Sunday, December 23, 2007

Finding Balance

Last night at work I was criticized by one of my co-workers for being inflexible and judgmental of other staff. We were able to discuss this, and the situation that sparked her comments. We also talked about the differing perspectives we bring to our work- She tends to be more aware of the bigger picture of what we're doing here, while I tend to be more aware of the details. (Hey, that's why a big part of my work is with data management!) Both viewpoints are valuable and needed, and I think we each recognize that. Also, with such divergent viewpoints it's probably not surprising that conflict will arise between us at times.

We talk a lot about boundaries where I work- holding boundaries, having healthy boundaries with the youth we work with... it's important. The image below is one I drew and posted one night at work, about a year ago, after the kids had been testing me on some of the boundaries set into the program structure.




I've tended to be fairly firm on following the rules (as they are actually written, not as I choose to interpret them), while some other staff are far more flexible. Their leniency can make the job more difficult for those of us who hold firmly to the rules. The kids, obviously, prefer the staff who are more easy going. I like the clarity of knowing what is expected from me, from other staff, and from the youth. Sometimes that makes me too rigid, and perhaps makes things more difficult than they actually have to be. Being too casual around the expectations also leads to problems later on. It doesn't work to be a total authoritative 'cop' enforcer type, nor does it work to try and be a 'friend' to the youth. They need adult guidance and support from staff, not cops or friends.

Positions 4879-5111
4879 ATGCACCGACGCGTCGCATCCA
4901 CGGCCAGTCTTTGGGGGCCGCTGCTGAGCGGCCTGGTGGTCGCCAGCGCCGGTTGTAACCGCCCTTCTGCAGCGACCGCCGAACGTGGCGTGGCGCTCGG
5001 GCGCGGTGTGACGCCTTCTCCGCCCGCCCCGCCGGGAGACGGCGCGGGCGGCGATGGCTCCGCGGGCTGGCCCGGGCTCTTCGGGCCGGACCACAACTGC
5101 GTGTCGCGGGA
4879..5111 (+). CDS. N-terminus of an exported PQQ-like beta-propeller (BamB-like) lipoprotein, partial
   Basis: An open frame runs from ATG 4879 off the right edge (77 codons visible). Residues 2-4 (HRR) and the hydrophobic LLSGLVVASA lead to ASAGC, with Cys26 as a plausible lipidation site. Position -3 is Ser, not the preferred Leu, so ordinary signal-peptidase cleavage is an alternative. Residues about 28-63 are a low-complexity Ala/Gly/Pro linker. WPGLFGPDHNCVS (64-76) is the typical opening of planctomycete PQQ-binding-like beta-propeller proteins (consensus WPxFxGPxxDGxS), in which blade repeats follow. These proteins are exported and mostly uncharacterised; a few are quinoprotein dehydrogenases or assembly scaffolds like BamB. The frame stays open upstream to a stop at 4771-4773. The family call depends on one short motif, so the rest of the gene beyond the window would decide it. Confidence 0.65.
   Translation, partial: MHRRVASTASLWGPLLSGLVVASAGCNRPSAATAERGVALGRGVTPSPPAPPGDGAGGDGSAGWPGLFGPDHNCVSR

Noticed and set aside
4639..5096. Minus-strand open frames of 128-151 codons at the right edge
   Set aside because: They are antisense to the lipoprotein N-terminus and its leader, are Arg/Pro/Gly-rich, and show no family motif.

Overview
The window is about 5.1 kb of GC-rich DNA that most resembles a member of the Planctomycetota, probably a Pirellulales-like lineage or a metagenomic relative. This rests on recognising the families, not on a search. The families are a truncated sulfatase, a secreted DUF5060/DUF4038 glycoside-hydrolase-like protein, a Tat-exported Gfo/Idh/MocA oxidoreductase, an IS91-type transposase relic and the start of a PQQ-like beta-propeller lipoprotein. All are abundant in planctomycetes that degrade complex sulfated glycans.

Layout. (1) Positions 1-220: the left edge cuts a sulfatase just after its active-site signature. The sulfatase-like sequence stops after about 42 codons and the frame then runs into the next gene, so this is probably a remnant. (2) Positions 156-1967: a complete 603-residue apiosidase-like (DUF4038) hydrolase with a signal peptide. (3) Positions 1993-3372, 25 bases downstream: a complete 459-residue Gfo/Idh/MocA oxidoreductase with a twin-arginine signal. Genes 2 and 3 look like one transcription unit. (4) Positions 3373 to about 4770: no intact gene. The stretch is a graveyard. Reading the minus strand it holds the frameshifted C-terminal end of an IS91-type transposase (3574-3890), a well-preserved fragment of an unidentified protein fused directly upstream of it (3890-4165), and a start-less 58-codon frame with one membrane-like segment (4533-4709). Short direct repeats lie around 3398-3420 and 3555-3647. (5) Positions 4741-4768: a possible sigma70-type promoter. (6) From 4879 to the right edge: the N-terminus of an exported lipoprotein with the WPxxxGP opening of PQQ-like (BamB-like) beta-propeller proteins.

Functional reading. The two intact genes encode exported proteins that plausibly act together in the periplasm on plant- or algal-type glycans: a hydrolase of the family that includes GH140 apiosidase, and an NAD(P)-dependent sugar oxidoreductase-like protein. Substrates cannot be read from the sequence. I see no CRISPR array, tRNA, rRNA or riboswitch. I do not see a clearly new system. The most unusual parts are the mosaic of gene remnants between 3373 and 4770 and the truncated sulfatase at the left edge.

There is a middle road, a place of BALANCE, which is probably best for all involved. This provides the needed structure, but without being so anal about it... allowing for compromise when the situation calls for it. But it is easy to wander off that middle road. Its location can shift from moment to moment. One of my goals for the future is to keep myself more often ON that middle road of balance, and also to be more aware of when I've veered off it. This may push me outside my comfort zone, and force me to examine some of my beliefs which I'd just as soon not examine. But I can see it is for the overall good of both staff and youth, and will contribute to a more harmonius workplace.

Here's to 2008

the year I find my center of balance!

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2 comments:

Shanti said...

The one word that always pops into my mind when I think of you Jaya IS
balance. I think you are already there. One might even use you as an example of balance. I know I do.

MaLu said...

Fulchrums, balance...tightropes.

What you wrote could have been written by a very good parent which is what I feel you are with these kids. Oh, not the everyday, let's have pudding, do your homework kind of parent. But that "I care about you enough to tap dance for years to changing tunes."

Much as I'd like to have things stay in place a bit, I'm afraid the world is moving under our feet as we speak and like logrollers we gotta keep jumping and dancing.

You're beautiful, Jaya.